The Dubai Islamic Economy Development Centre (DIEDC) is readying the code for a global legislative framework for Islamic finance by the second quarter of next year.
In an exclusive interview with Salaam Gateway, DIEDC said the framework aims to bridge the gap between different industry offerings across jurisdictions.
“We aim to complete the code by the second quarter of 2021,” said DIEDC. “During the process, we shall engage with the technical experts whose input shall be included in developing the code. The initiative has received strong support from industry stakeholders from around the world.”
The code is projected to also manage the Shariah risks and provide transparency in Islamic financial transactions. It will help boost the trust of industry practitioners, sukuk issuers and investors.
In May, the DIEDC announced it was partnering with the United Arab Emirates Ministry of Finance and the Islamic Development Bank to develop a unified global legal and legislative framework for the Islamic finance sector. DIEDC also said it signed a memorandum of understanding with industry body the Accounting and Auditing Organization for Islamic Financial Institutions to enable it to use AAOIFI’s standards as a reference to build the framework. Norton Rose Fulbright is providing legal advice in drafting the code.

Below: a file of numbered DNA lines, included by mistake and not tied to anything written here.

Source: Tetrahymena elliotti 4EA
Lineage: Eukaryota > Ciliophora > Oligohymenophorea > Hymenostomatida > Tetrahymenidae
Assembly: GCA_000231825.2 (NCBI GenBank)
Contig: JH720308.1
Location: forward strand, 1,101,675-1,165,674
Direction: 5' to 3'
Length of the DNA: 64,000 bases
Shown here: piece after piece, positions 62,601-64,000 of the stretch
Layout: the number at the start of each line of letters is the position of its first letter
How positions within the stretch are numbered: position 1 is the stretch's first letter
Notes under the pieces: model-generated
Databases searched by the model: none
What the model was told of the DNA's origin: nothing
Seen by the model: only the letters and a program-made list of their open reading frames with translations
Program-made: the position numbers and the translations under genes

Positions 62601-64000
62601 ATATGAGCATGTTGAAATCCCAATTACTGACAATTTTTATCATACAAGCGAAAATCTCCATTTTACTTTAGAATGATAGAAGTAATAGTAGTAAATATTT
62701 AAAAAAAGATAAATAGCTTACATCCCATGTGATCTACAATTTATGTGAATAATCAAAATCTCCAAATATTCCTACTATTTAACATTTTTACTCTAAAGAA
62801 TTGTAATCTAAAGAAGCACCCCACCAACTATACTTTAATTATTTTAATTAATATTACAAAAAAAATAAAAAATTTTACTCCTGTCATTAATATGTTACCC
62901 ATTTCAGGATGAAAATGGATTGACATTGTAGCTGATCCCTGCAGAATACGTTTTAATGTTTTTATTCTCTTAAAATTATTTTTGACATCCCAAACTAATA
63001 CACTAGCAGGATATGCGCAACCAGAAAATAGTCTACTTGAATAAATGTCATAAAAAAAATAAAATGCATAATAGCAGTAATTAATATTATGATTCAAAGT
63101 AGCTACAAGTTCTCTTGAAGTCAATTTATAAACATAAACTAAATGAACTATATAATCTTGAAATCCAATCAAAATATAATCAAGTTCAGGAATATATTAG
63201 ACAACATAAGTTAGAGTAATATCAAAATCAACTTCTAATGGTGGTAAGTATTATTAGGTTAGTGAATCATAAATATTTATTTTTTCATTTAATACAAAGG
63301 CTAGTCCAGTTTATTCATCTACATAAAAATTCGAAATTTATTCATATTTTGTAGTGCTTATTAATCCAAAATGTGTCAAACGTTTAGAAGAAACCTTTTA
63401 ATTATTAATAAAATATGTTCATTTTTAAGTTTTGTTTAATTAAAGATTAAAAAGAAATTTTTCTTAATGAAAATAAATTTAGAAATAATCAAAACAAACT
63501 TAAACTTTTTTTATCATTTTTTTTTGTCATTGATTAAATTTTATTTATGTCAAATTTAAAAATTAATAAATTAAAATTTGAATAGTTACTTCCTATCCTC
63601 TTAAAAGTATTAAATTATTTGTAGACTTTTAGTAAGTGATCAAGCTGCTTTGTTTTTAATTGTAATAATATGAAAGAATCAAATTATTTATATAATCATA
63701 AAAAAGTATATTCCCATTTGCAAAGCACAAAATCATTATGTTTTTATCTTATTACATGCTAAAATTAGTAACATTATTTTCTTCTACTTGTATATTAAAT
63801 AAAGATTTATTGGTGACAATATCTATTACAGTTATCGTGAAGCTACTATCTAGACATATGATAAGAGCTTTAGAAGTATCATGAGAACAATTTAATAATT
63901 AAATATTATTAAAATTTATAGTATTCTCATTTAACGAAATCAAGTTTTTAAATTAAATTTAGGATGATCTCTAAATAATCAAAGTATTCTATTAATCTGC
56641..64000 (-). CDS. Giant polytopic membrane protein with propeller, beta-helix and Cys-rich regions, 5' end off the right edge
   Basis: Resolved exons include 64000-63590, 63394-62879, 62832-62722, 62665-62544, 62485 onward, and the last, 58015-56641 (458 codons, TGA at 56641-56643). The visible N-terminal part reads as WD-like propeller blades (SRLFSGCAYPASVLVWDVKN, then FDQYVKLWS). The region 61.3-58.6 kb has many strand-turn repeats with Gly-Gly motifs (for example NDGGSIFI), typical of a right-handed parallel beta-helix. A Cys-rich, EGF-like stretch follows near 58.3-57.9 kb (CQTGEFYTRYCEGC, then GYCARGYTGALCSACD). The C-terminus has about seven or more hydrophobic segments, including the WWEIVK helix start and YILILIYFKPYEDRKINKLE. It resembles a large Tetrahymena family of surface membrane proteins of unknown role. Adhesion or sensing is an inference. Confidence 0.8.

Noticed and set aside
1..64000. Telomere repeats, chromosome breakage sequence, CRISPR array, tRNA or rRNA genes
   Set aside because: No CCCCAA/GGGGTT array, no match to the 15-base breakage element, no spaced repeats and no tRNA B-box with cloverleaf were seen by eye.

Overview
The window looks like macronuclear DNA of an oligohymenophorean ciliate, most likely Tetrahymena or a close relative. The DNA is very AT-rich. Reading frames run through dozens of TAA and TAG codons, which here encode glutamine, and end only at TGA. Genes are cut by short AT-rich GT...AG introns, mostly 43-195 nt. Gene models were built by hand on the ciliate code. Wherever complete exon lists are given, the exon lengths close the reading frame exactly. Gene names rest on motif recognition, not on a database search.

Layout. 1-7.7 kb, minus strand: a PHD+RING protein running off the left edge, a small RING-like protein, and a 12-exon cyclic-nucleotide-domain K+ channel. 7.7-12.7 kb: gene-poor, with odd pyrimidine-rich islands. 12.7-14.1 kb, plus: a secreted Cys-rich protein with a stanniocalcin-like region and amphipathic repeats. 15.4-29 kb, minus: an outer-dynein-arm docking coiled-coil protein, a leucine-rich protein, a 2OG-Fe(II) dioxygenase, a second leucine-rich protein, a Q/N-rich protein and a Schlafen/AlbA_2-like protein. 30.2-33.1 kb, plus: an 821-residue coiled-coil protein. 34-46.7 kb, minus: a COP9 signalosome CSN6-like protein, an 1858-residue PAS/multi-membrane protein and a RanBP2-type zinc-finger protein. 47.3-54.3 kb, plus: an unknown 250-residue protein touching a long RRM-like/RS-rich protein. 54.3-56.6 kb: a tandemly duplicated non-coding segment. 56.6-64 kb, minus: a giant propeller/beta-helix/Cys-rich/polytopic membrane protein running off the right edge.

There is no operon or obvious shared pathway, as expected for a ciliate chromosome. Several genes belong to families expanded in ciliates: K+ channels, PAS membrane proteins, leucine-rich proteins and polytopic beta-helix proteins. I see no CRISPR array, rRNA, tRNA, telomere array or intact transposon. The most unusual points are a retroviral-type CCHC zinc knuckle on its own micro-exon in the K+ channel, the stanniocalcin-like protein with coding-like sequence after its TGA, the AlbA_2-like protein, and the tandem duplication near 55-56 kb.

“We propose to roll it out through an international treaty that OIC and non-OIC countries will sign in order to adopt the code,” said the DIEDC referring to the 57-member country Organisation of Islamic Cooperation.
The code will also serve as a tool for dispute resolution in the industry through Islamic finance tribunals and open up a new professional opportunity for young lawyers, according to the DIEDC.
“Our starting point shall be the AAOIFI Shariah standards,” it added. “The project that we are working on shall codify the Islamic finance parameters for contracts in order to provide the users the protection under the uniform global legal framework.”
“We believe the next generation growth in Islamic finance shall be contributed by the non-traditional domains and in order to achieve that it will be paramount to develop a robust legal framework which is equally acceptable to all parts of the globe.”
The DIEDC said that in many non-OIC countries, Muslims have no option but to use non-Shariah compliant financial services or be financially excluded. This framework aims to also help such people through establishment of new Islamic banks in such countries under the law.
“We are reaching out to prominent stakeholders and Islamic finance experts from across the globe to join a Codification Program Advisory Board (CPAB), through which they can review the code and provide feedback,” said the DIEDC.
It said it is also discussing the Environmental, Social, and Governance (ESG) factors of the initiative.
“Islamic finance is very similar to socially responsible investing (SRI) as it shares many of the principles that are embedded within such initiatives.”
(Reporting by Hassan Jivraj; Editing by Emmy Abdul Alim firstname.lastname@example.org)
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